November the 2nd saw a gathering of US gamers at Gigabites Cafe in Atlanta, Georgia, to celebrate the gaming life of our old friend Terry Haney. Lard Island’s representative on the scene, Mark Luther, send us the following report:
Terry was an early adaptor and advocate of the Lard philosophy. When I was looking for a set of WWII rules that seemed to have more of the confusion of combat, I came across IABSM. Because the rules seemed so foreign to the standard IGOUGO or ‘simultaneous’ phases that I’d played before, I put the word out that I was looking for a local player to run an introductory game. Terry and Chris consented to run a France 40 game at a now long gone FLGS and got me hooked on the way of the Lard.
Over the years I had the opportunity to game with Terry a few times. He played in a couple of my SP F&I and Seminole war games. I had the honor of playing in one of his Franco Prussian War games at his house. He was ever the gentleman and a great source of information.
Chris, who spent more time with Terry, had this to say:
“Terry was a very deliberate gamer. He gave plenty of thought behind his strategy and tactics. He loved to talk about the history of the troops that we commanded in miniature. He definitely had a love for the Pacific theater which stemmed from his father’s service as a hump pilot supplying troops in India and China. He was passionate about history and was a good friend.
So it seemed quite appropriate that we would fly the TFL banner locally for the first time at our Game Day to honor the man.
Two games getting ready to start. Bill running the Nappy Ship of the Line game with Greg, Brian, Steve and Eric. And Jim’s Korea air game in the back with Chris and Rob.
During the first session we had a nice looking Napoleonic Naval Game run by Bill Amick and Greg McCluskey.
Tim OÇonnor and his sons, Henry and Edward, ran a post Apocalyptic near future skirmish game.
Jim Schmidt ran a Korea War air game with Soviet flown MiG 15s against some USAAF F-86s.
The second session had a couple of TFL games. Chris ran a CoC game from his In the Name of Roma book.
Jim ran a fun Coastal Patrol game set in the Med in 1943. He ref-ed and ran the German convoy which was the target of a lot of Allied attention.
I entertained some folks with a Balloon Busting game of Wings of War/Glory set in 1916.
By the time the last session came up we were down to just a few diehards so Chris passed on his Desert game of Bag the Hun and played in my SP TSS game. It was based on the Lewinsvile scenario from his Coming Thunder book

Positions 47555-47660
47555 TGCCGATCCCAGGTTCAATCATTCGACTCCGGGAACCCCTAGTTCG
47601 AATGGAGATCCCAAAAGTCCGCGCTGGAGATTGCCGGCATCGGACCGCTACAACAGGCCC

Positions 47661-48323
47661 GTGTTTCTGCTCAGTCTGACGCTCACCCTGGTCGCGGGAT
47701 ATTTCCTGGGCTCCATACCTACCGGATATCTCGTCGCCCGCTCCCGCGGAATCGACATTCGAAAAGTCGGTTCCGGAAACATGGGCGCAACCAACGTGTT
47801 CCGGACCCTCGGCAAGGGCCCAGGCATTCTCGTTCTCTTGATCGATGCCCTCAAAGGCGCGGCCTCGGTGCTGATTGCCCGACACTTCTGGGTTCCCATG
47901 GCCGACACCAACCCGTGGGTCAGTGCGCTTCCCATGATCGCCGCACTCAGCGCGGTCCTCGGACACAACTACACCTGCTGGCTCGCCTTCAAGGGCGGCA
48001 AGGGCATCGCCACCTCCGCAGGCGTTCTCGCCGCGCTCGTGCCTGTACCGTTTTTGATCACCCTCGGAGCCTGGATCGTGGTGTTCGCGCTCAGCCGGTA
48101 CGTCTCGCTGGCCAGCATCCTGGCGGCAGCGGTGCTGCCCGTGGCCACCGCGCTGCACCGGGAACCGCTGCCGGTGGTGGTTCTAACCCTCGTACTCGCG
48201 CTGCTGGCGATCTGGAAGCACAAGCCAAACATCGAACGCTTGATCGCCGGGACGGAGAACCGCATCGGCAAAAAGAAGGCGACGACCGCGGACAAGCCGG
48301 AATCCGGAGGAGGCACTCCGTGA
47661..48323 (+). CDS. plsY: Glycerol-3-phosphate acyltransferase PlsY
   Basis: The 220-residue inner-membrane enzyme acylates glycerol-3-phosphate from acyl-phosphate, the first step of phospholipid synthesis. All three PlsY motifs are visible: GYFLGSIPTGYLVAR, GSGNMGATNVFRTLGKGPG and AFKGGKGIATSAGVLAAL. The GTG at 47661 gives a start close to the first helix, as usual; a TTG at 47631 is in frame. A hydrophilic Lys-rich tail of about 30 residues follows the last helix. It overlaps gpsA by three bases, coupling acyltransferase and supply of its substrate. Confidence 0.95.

We had a very nice turn out with at least 20 gamers. Some folks from north Georgia even came by a ran a SAGA game. Players came in from as far away as Murphy, NC and Columbus, GA.
And we also raised money for Cardiac Services Sibley Heart Center at Children’s Healthcare of Atlanta.
We think Terry would’ve been happy to be honored with a fantastic day of great looking games and gaming by his buddies.
Chris has a nice write up on his blog:
And more on my flickr site:
(Flickr is best viewed by double clicking on the first picture and then hitting the next arrow).
Thanks to Mark for not only this comprehensive report, but also for organising the event. I can also report that Chris Stoesen was able to present Terry’s wife Sheryl with a copy of Chain of Command which contains a dedication to his memory as a staunch member of the Lardy community. Sherly sent a very kind message of thanks to us and, most generously, his Chindit forces for I Ain’t Been Shot Mum – a force I know he was very fond of due to his family connections, his father having dropped supplies to Chindits operating in Burma during the war. “El Tel” can be sure that his memory will live on here on Lard Island.
Starting up a new period is never cheap, what with lots of figures to buy and paying the legalised bandits that rules authors. But if its a period for which you have little of no suitable scenary it can become doubly daunting. Such was the situation we faced on Lard Island when we began our